This Article is From Jul 31, 2015

Top-Level Exits During the Narayana Murthy Year Helped Infosys: Report

Top-Level Exits During the Narayana Murthy Year Helped Infosys: Report

File Photo: Infosys co-founder Narayana Murthy

For investors and analysts, who had given up on Infosys after a series of disappointing results, the June quarter earnings came as a huge surprise. Infosys was expected to report good numbers in Q1, but even the most bullish analyst on the Street had not anticipated the IT major to beat its bigger competitor - TCS - in topline growth.

While many analysts credited CEO Vishal Sikka's leadership, some have also attributed Infosys' superlative Q1 to co-founder Narayana Murthy, who returned from retirement to lead Infosys between June 2013 and June 2014.

Mr Murthy's 12-month tenure as executive chairman of Infosys saw the resignations of at least 12 top-level executives. Infosys' global sales head, head of US sales, BPO sales head, India head and a former chief financial officer were among those who quit India's second biggest outsourcer in the run-up to Dr Sikka's appointment as CEO in August 2014.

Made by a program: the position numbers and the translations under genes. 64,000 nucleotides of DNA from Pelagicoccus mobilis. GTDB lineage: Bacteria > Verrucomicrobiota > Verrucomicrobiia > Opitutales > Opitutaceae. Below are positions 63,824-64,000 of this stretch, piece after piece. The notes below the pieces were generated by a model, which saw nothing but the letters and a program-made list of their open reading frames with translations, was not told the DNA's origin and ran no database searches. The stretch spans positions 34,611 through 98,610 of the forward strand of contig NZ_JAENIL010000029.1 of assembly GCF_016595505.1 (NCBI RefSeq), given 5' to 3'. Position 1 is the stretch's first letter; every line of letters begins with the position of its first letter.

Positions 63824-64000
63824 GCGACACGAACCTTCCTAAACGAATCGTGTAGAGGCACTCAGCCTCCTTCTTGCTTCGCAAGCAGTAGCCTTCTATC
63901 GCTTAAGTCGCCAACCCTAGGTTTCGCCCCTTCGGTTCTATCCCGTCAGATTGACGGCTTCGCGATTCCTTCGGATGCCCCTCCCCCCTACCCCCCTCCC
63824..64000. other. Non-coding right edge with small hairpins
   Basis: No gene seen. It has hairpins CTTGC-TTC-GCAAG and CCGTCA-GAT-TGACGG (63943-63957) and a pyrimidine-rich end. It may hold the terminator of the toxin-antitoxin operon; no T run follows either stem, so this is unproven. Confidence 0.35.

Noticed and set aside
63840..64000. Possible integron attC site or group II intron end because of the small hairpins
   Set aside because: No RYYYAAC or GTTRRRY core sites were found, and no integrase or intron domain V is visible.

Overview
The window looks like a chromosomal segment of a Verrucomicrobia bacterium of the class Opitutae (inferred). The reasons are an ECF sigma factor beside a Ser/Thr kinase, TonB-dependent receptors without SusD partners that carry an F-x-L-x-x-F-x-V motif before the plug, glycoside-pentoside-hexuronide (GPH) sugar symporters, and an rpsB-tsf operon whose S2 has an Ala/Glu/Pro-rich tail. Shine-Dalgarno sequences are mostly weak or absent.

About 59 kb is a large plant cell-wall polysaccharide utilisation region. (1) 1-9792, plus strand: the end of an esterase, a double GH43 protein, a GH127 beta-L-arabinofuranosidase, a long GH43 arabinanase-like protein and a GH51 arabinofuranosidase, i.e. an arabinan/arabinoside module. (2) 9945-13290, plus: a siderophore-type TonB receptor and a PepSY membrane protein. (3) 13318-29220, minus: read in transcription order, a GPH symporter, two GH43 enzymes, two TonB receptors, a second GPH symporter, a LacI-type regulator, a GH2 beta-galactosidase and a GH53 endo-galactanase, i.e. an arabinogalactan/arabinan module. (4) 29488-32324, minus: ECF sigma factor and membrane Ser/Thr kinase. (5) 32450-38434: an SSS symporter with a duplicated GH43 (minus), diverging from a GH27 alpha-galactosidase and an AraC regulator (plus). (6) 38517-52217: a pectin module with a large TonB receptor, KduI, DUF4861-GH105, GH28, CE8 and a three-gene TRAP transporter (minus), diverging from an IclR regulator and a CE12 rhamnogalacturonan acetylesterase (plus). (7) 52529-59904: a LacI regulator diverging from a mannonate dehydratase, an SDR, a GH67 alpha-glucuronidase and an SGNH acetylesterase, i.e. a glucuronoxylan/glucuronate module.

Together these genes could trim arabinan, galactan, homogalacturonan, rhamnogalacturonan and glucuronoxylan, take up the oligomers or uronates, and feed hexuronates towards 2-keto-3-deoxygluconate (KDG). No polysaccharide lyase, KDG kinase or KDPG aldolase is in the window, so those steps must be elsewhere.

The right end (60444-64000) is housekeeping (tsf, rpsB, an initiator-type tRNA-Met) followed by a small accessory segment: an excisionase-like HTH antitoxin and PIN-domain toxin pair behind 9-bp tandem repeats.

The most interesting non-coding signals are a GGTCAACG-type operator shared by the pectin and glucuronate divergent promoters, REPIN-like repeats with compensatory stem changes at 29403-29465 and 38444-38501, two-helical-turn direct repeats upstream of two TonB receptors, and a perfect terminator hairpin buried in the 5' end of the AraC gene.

According to analysts from domestic brokerage Ambit Capital, the top-level churn at Infosys last year may have helped clear "deadwood", paving way for "improved sales, better delivery and more differentiation".

"A number of senior executives at Infosys who had risen up the ranks purely by virtue of being present at the right place (Infosys) at the right time (pre-IPO) had by 2008 turned into a bottleneck for growth. Rich with vested stock, they lacked both the motivation and often the competence to pound the pavement and get the orders. We understand that a lot of this deadwood was cleared by Mr. Narayana Murthy," Sagar Rastogi and Utsav Mehta of Ambit said in a report titled 'The return of the prodigal firm'.

68-year-old Mr Murthy had last year said that non-performance was the key reason for the series of top-level exits from Infosys.

"He (Narayana Murthy) restructured the organization, made it much more focused, helped bring in greater energy and faster decision making, found a new CEO and left," wrote former Infosys CFO Mohandas Pai in a column for NDTV last week.

In the June 2015 quarter, Infosys won orders with total contract value of $688 million, 40 per cent above the average over the past four quarters; more importantly, the company witnessed a sharp drop in annualised consolidated attrition from 26.4 per cent to 19.2 per cent.

Infosys' robust Q1 led two of the most bearish brokerages - Nirmal Bang Securities and Ambit Capital - to change their views on the stock. The former upgraded Infosys to "accumulate" from "sell", while the latter upgraded Infosys to an outright "buy".

Some brokerages, however, struck a cautious note. "One swallow doesn't make a summer," said Emkay Global, suggesting it would like to wait for a few more quarters before turning bullish on Infosys. Emkay has a "hold" rating on the stock.